… For C. S. L.
“But”, said Lewis, “myths are lies, even though lies breathed through silver.”
“No”, said Tolkien, “they are not”.
And, indicating the great trees of Magdalen Grove as their branches bent in the wind, he struck out a different line of argument.
You call a tree a tree, he said, and you think nothing more of the word. But it was not a ‘tree’ until someone gave it that name. You call a star a star, and say that it is just a ball of matter moving on a mathematical course. But that is merely how you see it. By so naming things and describing them you are only inventing your own terms about them. And just as speech is invention about objects and ideas, so myth is invention about truth.
We have come from God (continued Tolkien), and inevitably the myths woven by us, though they contain error, will also reflect a splintered fragment of the true light, the eternal truth that is with God. Indeed, only the myth-making, only by becoming a ‘sub-creator’ and inventing stories, can Man aspire to the state of perfection that he knew before the Fall. Our myths may be misguided, but they steer however shakily towards one true harbour, while materialistic ‘progress’ leads only to a yawning abyss and the Iron Crown of the power of evil.
In expounding this belief in the inherent truth of mythology, Tolkien had laid bare the centre of his philosophy as a writer, the creed at the heart of The Silmarillion. Lewis listened as Dyson affirmed in his own way what Tolkien had said. Then Lewis asked,
You mean, that the story of Christ is simply a true myth, a myth that works on us in the same way as the others, but a myth that really happened? In that case, … I begin to understand.
Finally, they were driven inside by the wind, and they talked on in Lewis’ rooms till three a.m., when Tolkien went home. After seeing him out into the High Street, Lewis and Dyson talked as they walked up and down the cloister of New Buildings at Magdalen College until the sky became light. A week later, Lewis rode to Whipsnade Zoo in his brother’s motorcycle sidecar. He later wrote that when they left Oxford, he did not believe in Jesus Christ as the Son of God; when they reached the zoo, he did. After that, the old ‘bittersweet stabs of Joy’ continued as before. But now he knew to what, or rather to whom they pointed. Lewis wrote to his friend Arthur Greeves:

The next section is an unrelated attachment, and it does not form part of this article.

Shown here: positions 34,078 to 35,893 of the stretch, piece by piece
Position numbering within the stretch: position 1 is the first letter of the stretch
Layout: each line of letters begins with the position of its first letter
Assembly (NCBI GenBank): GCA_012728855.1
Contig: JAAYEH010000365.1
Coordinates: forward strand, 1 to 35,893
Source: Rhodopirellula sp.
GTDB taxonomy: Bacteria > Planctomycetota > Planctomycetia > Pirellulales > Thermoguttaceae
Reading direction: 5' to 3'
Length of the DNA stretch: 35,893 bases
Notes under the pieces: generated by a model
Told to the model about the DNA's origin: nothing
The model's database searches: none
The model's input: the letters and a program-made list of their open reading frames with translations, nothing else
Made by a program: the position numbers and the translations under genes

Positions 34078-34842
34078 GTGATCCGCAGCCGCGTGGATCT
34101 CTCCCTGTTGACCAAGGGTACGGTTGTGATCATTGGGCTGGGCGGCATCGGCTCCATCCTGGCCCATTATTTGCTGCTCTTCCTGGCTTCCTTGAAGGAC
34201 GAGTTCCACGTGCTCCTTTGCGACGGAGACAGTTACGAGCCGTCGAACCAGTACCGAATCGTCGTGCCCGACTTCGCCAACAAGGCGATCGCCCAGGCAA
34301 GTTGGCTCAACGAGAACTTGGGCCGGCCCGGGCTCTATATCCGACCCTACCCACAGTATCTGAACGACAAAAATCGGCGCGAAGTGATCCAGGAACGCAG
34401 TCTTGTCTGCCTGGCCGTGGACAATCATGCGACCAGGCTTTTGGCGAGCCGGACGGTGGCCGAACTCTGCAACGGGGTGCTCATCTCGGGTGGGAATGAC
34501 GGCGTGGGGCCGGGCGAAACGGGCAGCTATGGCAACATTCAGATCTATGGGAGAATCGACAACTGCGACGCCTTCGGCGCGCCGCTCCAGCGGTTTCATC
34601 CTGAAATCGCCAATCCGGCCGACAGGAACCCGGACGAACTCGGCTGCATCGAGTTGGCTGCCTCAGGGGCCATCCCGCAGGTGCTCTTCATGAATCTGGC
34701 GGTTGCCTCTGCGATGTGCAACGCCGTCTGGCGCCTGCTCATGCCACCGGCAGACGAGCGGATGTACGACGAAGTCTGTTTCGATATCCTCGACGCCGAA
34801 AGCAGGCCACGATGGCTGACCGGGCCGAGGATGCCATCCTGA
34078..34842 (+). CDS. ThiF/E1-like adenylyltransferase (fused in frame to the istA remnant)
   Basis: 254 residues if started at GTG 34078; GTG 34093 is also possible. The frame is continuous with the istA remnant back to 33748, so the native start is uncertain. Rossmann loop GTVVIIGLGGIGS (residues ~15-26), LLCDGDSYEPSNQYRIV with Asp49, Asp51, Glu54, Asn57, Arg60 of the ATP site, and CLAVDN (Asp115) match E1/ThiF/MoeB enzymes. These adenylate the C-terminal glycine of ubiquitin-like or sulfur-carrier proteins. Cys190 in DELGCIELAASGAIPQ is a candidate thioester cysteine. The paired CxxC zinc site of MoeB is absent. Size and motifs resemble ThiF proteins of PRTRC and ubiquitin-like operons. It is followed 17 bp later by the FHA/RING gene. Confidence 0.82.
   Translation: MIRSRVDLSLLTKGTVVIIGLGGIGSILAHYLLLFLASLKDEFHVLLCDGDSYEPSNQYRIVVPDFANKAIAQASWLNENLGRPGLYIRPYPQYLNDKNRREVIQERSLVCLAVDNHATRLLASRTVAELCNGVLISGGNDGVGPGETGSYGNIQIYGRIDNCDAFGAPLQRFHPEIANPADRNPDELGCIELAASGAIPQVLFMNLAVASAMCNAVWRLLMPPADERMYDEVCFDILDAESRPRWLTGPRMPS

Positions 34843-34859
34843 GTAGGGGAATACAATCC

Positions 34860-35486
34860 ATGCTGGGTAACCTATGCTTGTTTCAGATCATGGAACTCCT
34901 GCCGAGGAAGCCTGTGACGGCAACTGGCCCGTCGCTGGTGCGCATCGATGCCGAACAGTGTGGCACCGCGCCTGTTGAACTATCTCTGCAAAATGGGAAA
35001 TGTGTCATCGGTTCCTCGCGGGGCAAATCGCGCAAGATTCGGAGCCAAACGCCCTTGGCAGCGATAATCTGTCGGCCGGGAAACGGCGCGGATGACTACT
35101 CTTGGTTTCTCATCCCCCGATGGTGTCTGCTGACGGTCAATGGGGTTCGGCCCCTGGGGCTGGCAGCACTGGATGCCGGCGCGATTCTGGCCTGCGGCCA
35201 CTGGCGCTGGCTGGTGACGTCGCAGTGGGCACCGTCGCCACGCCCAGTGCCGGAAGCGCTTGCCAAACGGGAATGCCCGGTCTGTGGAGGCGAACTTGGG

‘I have just passed on from believing in God to definitely believing in Christ – in Christianity. … My long night talk with Dyson and Tolkien had a great deal to do with it.’
Meanwhile, Tolkien had been invigilating in the Examination Schools while composing the long poem Mythopoeia, which recorded all that he had said to Lewis, including that quoted above. He also wrote in his diary:
‘Friendship with Lewis compensates for much, and besides giving constant pleasure and comfort has done me much good from the contact with a man at once honest, brave, intellectual – a scholar, poet, and a philosopher – and a lover, after a long pilgrimage, of Our Lord.’
So, after a long intellectual battle, Jack Lewis became a Christian in the summer of 1931. His autobiography, Surprised by Joy, traces the story of his conversion in his own words. But one of his reasons for writing the book was that he felt it to be a shared experience, easily misunderstood, difficult to bring to the forefront of consciousness, and of immense importance. The Pilgrim’s Regress, which is partly autobiographical, echoes this theme in the story of the pilgrim’s quest for a far-off island, the vision of which has stung him with ‘sweet desire’.
When Lewis realised that the word Romanticism in the subtitle was misunderstood, he wrote a preface to the third edition (1943) explaining the meaning he gave the word. For him, it meant ‘Joy’, the same Joy or longing that we can feel for our own far-off country: the secret we cannot hide and cannot tell, as he wrote in the Weights of Glory, published posthumously in 1965. A longing which, although painful, is felt somehow to be a delight. A hunger more satisfying than fullness; poverty better than any wealth. A desire is itself the object of desire, so much so that the new desire becomes an instance of the original one. We feel we know what the object of our desire is, but in the final achievement of that desire, we know that the real object of our desire is somewhere else entirely …
Anyone who wants to know what Tolkien and Lewis contributed to each other’s lives and careers should also read Lewis’s essay on ‘Friendship’ in his book The Four Loves, published in 1963, shortly before his death. It gives an account of how two companions became friends when they discovered a shared insight, how their friendship is not jealous but seeks out the company of others, how such friendships are necessary between men and how the greatest pleasure of all is for a group of friends to come to an inn at after a hard day’s walking. Lewis wrote: